If there lots of people in a sexual network are living with HIV, the risk from a broken/absent condom is much higher. The prevalence of HIV in a sexual network or community is often driven more by structural factors (mass incarceration, low access to testing and treatment, availability of condoms, cultural norms around condom use, criminalized existences, prevalence of sexual or gender-based violence, etc) than by individual choices. Sexual practices also make a difference. Certain sex acts carry more risk of transmission than others — being the receptive partner for vaginal and especially anal sex is riskier than being the insertive partner for a number of reasons. That’s part of the reason why women as well as men who have sex with men (MSM) experience high burdens of HIV. Consistent condom use also complicates the picture. I could have sex with a different person every week, but if I correctly use condoms every time, my risk is likely lower than someone who has fewer sexual partners but never uses condoms.
Finally, not everyone has a choice as to whether or not they have sex and/or use protection. Whether it’s sexual assault, sex work, human trafficking, or just the expectation that a person have sex whenever their partner wants, sexual decision-making often falls outside of people’s control.
2. “They brought it on themselves.”
For some groups disproportionately at risk for HIV, exposure to HIV comes by way of highly taboo behaviors — engaging in sex work, being gay or otherwise a man who has sex with men, or being an injection drug user. Seeing HIV as a punishment for these behaviors not only serves to dehumanize vulnerable groups, but also increases the stigma faced by all groups affected by HIV.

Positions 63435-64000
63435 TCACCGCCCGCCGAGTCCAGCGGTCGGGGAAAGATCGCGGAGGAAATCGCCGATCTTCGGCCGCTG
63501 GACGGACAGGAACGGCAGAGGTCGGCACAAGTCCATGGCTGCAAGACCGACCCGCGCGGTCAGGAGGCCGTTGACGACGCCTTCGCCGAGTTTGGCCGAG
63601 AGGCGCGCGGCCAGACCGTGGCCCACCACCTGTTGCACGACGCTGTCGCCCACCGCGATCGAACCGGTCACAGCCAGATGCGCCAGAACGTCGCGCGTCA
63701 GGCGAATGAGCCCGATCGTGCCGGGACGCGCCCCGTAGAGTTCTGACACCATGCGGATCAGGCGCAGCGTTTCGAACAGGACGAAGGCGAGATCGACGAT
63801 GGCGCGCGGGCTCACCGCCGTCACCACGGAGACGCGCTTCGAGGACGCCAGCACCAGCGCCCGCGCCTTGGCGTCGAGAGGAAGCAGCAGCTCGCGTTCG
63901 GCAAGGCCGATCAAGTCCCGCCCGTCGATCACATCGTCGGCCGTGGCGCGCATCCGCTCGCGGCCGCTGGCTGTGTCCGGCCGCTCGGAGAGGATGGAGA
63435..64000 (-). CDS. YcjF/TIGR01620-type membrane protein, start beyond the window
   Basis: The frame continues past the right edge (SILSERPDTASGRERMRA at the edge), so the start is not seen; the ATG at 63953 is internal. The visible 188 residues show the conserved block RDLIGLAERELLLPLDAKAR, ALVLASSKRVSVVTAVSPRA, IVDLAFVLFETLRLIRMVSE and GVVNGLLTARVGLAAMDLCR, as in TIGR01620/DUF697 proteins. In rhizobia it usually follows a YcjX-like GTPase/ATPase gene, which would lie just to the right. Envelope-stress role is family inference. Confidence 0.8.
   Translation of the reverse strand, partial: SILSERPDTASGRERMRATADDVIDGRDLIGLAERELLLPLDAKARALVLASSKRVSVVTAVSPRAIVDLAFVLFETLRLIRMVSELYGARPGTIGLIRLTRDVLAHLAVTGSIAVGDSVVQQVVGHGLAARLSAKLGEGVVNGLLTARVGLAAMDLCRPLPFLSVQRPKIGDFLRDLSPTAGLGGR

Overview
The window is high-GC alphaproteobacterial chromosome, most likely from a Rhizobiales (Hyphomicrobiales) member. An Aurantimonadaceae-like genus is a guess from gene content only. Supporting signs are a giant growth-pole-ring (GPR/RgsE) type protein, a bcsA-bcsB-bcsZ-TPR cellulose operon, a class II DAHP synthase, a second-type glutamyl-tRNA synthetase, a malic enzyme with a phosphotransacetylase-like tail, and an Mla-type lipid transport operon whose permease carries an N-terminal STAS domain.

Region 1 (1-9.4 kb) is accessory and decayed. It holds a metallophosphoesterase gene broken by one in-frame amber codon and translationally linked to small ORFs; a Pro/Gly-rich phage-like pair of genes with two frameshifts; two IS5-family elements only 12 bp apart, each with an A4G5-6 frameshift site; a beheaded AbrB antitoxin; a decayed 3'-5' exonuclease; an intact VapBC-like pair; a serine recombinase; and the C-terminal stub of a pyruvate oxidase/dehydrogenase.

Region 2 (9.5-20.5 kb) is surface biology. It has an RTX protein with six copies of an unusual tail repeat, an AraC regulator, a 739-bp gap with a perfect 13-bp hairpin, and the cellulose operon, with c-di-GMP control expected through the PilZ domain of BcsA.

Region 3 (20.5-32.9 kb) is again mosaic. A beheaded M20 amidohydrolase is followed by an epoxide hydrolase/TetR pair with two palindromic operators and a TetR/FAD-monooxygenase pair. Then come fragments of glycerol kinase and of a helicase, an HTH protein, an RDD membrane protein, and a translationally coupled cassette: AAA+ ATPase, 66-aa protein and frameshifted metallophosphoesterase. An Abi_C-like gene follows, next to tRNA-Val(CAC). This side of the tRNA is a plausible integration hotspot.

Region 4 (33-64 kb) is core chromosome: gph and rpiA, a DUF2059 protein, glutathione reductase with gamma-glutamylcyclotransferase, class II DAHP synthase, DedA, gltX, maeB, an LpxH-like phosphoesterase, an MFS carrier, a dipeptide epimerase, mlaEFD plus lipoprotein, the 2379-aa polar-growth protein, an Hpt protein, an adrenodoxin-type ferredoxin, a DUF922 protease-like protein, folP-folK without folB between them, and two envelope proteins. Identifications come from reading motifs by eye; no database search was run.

3. “Who would have sex with someone who’s living with HIV?”
In short, plenty of people, because living with HIV doesn’t make you unworthy of sex or love. Frequently, people express disgust at the idea of having sex with someone who has HIV, as if they are somehow going to spout poisoned darts from their genitals. The reality is that people who adhere to their medications and achieve viral suppression (definition) are highly unlikely to pass HIV on to their partners — even if they don’t use condoms.
4. “If I got diagnosed with HIV, I would kill myself.”
Life can be worth living even with long-term illnesses. We don’t tell people that they should kill themselves if they are diagnosed with cancer. So why would we say such things to people with HIV? For people with cancer, we try to use the best science and medicine available to both prolong and improve the quality of their lives. All human beings deserve this kind of care when they become sick, no matter what the illness is.